UK G20 report recommends new protest policing strategies

[JURIST] The UK's Chief Inspectorate of Constabulary [official website] Wednesday released a report [PDF] critical of the manner in which British law enforcement handled protesters at the G20 summit held in London in April. The report also detailed a number of proposals to deal with future protester gatherings, including more proportionate amounts of force, increased training for police forces on techniques for handling public gatherings, and increased communication between protesters and police. In a release [PDF], Chief Inspector Denis O'Connor said, "the world is changing and the police need to think about changing their approach to policing protest." O'Connor also called for a comprehensive implementation of the changes, as British handling of large crowds will soon be on display again as the 2012 Summer Olympics [Guardian report] in London draw near.

The Inspectorate report came at the behest of Scotland Yard in the wake of the death of newspaper vendor Ian Tomlinson [Guardian report] during the G20. Police handling of protesters was also an issue at the second G20 summit of the year, held in Pittsburgh in September. There were no deaths during the Pittsburgh G20, but police tactics, including the use of pepper spray, smoke canisters, and rubber bullets [New York Times report], was questioned. Perhaps the most controversial tactic was the use of the Long Range Acoustic Device [Post-Gazette report] against citizens, a tactic that raised a number questions and drew concern from commentators [Tribune-Review Op-Ed] and civil liberties advocates [JURIST Forum].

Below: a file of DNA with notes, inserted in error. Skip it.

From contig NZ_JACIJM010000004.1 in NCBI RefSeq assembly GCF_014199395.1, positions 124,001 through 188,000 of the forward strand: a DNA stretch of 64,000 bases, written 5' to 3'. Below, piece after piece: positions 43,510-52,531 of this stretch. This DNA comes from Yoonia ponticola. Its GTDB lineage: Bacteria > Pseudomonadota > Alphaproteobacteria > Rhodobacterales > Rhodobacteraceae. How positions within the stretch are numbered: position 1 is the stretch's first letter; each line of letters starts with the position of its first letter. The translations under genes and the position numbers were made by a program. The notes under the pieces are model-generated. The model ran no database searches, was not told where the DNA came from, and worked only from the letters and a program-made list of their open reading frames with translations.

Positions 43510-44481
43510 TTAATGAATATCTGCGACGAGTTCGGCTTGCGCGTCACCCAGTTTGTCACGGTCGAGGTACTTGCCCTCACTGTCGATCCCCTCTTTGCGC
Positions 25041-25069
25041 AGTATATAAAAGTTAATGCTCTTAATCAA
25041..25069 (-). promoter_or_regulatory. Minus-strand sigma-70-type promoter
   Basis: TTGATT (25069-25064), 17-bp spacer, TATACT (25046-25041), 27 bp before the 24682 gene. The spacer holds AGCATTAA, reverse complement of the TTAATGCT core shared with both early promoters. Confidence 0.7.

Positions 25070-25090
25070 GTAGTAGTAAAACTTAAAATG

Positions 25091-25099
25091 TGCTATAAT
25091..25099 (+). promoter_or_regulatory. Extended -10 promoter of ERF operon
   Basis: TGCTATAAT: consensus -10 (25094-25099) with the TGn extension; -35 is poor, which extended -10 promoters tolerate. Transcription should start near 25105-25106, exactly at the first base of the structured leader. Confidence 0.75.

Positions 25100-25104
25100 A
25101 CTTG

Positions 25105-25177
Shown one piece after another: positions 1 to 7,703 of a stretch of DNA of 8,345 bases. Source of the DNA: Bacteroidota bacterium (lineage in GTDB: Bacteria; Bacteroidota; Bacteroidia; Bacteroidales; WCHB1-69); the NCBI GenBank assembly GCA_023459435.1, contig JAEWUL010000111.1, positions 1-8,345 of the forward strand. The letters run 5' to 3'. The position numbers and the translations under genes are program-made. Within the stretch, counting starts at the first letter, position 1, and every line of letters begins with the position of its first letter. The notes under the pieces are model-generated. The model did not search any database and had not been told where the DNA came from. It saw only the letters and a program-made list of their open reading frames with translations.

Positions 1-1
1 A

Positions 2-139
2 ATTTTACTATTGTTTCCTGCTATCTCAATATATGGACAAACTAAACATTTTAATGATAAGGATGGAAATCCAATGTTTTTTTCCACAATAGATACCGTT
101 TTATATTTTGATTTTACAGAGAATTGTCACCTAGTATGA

About Paper Chase

Paper Chase is JURIST's real-time legal news service, powered by a team of 30 law student reporters and editors led by law professor Bernard Hibbitts at the University of Pittsburgh School of Law. As an educational service, Paper Chase is dedicated to presenting important legal news and materials rapidly, objectively and intelligibly in an accessible format.

© Copyright JURIST Legal News and Research Services, Inc., 2013.